Don’t Listen To Jim Cramer On This!

don't listen to jim cramer

Every now and then I watch “Mad Money” with Jim Cramer on CNBC.  Since I don’t watch much TV, financial programming is pretty much what I gravitate to.

Now, Jim Cramer has helped many people – and still does every day.  His show has been wildly successful over the last 14 years.  He is very wise regarding the stock market.  I am quite often in agreement with him.

However…he sometimes gives advice that makes me cringe in my chair.

The piece of advice I want to address today is the idea of selling your original investment once you’re up 100 percent.

For example, let’s say you invested $1000 in a stock, the price doubles, and your investment grows to $2000.  He’s saying that you should sell $1000 worth and let the rest ride.

Here’s the problem I have with that.  Suppose you invested in Amazon, Netflix, Booking Holdings, Home Depot, or Walmart.  Had you done what Cramer suggested, you would have left hundreds of thousands – in some cases millions – on the table.

Yes, from a $1000 investment you could have left a great deal of money on the table over a lifetime!

If you’re fortunate enough to buy a stock, and the price doubles, please hold on!  

We measure investment success in percentages gained over a period of decades.


My book, The Stock Market is For Everyone, is a short guide for the beginning, inexperienced investor that is easy to understand and can be put into action immediately.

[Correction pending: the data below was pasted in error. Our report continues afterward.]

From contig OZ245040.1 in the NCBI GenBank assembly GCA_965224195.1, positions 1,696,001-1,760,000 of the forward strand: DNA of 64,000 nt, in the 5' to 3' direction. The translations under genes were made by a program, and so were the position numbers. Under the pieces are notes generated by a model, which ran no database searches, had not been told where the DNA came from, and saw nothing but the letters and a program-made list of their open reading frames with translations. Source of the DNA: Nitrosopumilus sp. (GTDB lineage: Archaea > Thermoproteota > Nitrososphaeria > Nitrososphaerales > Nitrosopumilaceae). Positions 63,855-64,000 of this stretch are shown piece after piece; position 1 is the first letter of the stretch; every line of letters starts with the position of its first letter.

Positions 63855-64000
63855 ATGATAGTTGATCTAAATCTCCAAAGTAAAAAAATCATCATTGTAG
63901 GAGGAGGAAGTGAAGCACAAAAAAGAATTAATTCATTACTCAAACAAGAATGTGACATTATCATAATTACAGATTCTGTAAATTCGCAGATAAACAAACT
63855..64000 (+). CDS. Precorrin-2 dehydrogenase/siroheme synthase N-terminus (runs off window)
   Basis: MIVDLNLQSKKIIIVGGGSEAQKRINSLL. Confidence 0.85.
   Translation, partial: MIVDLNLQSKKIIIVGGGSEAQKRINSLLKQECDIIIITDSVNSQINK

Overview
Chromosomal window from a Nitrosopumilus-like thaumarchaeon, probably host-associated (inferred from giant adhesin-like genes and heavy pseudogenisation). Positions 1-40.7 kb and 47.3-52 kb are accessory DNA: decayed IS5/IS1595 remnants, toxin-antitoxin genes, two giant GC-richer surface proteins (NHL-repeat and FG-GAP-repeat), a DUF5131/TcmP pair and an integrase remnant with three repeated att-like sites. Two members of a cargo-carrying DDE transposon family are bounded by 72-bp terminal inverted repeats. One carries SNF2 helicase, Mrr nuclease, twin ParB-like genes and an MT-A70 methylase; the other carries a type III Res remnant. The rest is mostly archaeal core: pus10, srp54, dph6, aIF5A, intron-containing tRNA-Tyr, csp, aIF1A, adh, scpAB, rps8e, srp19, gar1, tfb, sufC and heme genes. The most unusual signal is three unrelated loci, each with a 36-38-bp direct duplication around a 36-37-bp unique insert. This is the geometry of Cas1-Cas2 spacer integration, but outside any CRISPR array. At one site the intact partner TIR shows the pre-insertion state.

Click the image of the book at left to be taken to its Amazon page.  (Disclosure: As a participant in the Amazon Services LLC Associates Program, I earn a small commission on each sale generated through these links.)


What Is A Speculative Investment?

If you’ve ever watched The show “Mad Money” on CNBC, you may have heard the term “spec”, which is short for speculative investing.

A speculative investment is when you buy shares in company that is unproven, which makes its future uncertain.

A good example would be a developmental biotechnology company.  Most speculative biotech companies’ fortunes depend on their ability to create a drug that can successfully treat a disease.  If their clinical trials show results, they may receive FDA approval to commercialize their drug.  However, the odds of FDA approval for most drugs are low, so these investments come with a great deal of risk.

I think every investor should have at least one spec in their portfolio.  Just make sure you don’t overload your portfolio with them.

*The Stock Market is For Everyone, Eric Milton’s short guide to stock market investing for beginners, is available in e-book and paperback formats.  If you like what you see on this blog, we hope you’ll take a moment to purchase and read the book, let us know what you think via a blog comment or Amazon review, and share this information with others!  Thank you.*